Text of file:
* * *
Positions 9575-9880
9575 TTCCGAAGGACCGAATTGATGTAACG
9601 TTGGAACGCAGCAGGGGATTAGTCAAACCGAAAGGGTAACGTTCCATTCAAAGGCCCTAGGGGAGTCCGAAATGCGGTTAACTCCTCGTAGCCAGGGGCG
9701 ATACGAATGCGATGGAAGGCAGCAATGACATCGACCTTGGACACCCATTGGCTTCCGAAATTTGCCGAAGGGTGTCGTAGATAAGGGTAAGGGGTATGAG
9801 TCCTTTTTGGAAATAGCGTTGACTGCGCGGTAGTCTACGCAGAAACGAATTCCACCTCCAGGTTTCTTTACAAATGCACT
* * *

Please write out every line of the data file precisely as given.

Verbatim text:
Positions 9575-9880
9575 TTCCGAAGGACCGAATTGATGTAACG
9601 TTGGAACGCAGCAGGGGATTAGTCAAACCGAAAGGGTAACGTTCCATTCAAAGGCCCTAGGGGAGTCCGAAATGCGGTTAACTCCTCGTAGCCAGGGGCG
9701 ATACGAATGCGATGGAAGGCAGCAATGACATCGACCTTGGACACCCATTGGCTTCCGAAATTTGCCGAAGGGTGTCGTAGATAAGGGTAAGGGGTATGAG
9801 TCCTTTTTGGAAATAGCGTTGACTGCGCGGTAGTCTACGCAGAAACGAATTCCACCTCCAGGTTTCTTTACAAATGCACT